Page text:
My Personal Goal Is to Meditate Every Single Day
My word for 2021 is “pause.”
I’m not usually one to choose a word for the year, but this year, I felt called to do it. With it being such a big year for our company and for me personally, I thought choosing a word to focus on would help me in times when I will inevitably feel overwhelmed and like I’m in over my head.
The word “pause” came to me during my three weeks off. Taking the time to disconnect from my work gave me a much-needed pause, and I realized that pausing was something I needed to do a lot more of: Pausing to enjoy lunch. Pausing to look out the window on a beautiful day. Pausing to reflect. Pausing to think before I speak. Pausing to get clear on what is most important before moving forward. Pausing to think about how I want to show up in every interaction. Pausing to think about how I want to lead our team through this transformation. Pausing, I believe, is key to leading. You can’t lead on autopilot.
The thing is, though, that pausing is a heck of a lot easier to do when you have three weeks off. I knew that when I came back to work, it would be a struggle to not only find the time to pause but to give myself permission to do it. Going from meeting to meeting—even with buffer time—leaves little time for stillness. Knowing you have only a short amount of time with those you lead before your next meeting can cause you to speak more than you listen and make decisions without much thought. On a busy workday when you’ve got priorities pulling you every whichaway, it can feel counterintuitive to stop. I knew that if I really wanted “pause” to be the word I embodied this year, I needed a way to hold myself accountable to it. That’s why I’ve chosen meditation as my personal goal for 2021.
That’s right: This year, my personal goal is to meditate every single day.
Even just typing that scares me! It scares me more than any other personal challenge I’ve taken on in the past, including last year’s challenge, which was to cut out alcohol for 365 days. With my alcohol challenge, I just had to cut something out. With this goal, I have to add something in. I have to create space for meditation. I have to challenge the way I work and operate during the day. I have to reframe limiting beliefs that tell me I have to work hard. And it gets even more difficult: The type of meditation style that I’ve chosen is called Transcendental Meditation, which requires two meditations a day for twenty-three minutes each. That’s forty-six minutes a day.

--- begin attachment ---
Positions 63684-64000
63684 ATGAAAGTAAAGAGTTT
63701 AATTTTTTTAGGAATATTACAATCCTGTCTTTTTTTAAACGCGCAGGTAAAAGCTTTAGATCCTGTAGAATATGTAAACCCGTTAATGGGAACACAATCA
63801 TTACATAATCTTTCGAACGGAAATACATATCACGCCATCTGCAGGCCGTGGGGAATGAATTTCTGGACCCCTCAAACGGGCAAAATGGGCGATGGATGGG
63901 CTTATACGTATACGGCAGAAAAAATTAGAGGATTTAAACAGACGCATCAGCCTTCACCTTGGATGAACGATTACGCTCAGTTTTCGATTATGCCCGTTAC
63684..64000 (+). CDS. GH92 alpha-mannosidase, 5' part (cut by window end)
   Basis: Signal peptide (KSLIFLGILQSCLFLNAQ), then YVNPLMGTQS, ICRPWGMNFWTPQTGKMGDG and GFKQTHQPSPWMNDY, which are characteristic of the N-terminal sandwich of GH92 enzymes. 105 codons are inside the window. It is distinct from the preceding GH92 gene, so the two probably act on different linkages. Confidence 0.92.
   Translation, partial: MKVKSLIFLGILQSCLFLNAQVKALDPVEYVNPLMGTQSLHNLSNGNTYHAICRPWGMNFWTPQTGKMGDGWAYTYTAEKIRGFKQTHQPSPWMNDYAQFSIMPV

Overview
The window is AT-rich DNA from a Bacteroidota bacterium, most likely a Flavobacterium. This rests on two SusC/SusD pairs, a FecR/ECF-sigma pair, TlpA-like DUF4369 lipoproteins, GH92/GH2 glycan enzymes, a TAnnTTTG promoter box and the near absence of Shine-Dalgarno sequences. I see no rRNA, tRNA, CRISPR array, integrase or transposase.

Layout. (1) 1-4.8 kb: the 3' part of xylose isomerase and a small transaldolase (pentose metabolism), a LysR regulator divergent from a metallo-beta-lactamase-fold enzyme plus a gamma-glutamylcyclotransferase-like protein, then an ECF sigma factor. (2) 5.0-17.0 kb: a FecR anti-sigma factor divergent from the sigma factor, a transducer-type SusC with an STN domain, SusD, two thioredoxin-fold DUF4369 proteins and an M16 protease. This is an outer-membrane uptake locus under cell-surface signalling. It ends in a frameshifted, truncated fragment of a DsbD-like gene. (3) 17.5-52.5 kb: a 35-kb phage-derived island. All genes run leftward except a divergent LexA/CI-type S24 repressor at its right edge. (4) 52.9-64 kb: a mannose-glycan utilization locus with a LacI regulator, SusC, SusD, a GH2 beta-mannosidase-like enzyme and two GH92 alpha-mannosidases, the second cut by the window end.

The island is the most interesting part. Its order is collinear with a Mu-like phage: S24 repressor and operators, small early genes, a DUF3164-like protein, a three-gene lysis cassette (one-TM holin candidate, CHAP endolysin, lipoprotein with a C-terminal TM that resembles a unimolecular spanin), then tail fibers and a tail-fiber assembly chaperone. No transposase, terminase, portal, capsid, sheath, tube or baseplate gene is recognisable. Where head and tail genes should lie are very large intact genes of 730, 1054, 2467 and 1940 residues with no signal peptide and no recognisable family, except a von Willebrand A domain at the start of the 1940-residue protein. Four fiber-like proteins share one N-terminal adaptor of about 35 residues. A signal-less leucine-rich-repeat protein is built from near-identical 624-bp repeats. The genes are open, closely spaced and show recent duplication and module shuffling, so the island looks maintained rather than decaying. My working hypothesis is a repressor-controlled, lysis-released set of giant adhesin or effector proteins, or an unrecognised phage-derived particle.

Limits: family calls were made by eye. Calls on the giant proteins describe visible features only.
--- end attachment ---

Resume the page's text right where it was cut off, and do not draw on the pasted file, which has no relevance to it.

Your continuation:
Forty-six minutes?! Do you think I have forty-six extra minutes laying around? Does anyone?!
Transcendental Meditation (TM for short) is a style used by many successful people you’ll likely recognize, including Oprah and Jerry Seinfeld. I learned about it from a member of one of my coaching groups who always comes to our meetings so present, so calm, and so intentional. When she told our group that she practices TM, I was intrigued. What particularly caught my attention was when she described how seemingly simple and effortless TM is: The goal isn’t to concentrate, empty the mind, or control your thoughts. This spoke to me because any time I’ve tried meditation in the past, I’ve had trouble sticking with it because I could never seem to silence my thoughts. I thought that meant that meditation wasn’t for me, but it sounded like TM might teach me otherwise.
Practitioners of TM recommend that you find an instructor to guide you as you are starting out. I signed up with the TM center in Houston in December, but my training was pushed back a bit because of COVID. (I’ll admit, I was happy about that at first: an excuse not to pause… yet!) I just completed my training (which was wonderful) and am thirteen days into meditating daily. Let me tell you, though, it’s hard. I’m already failing.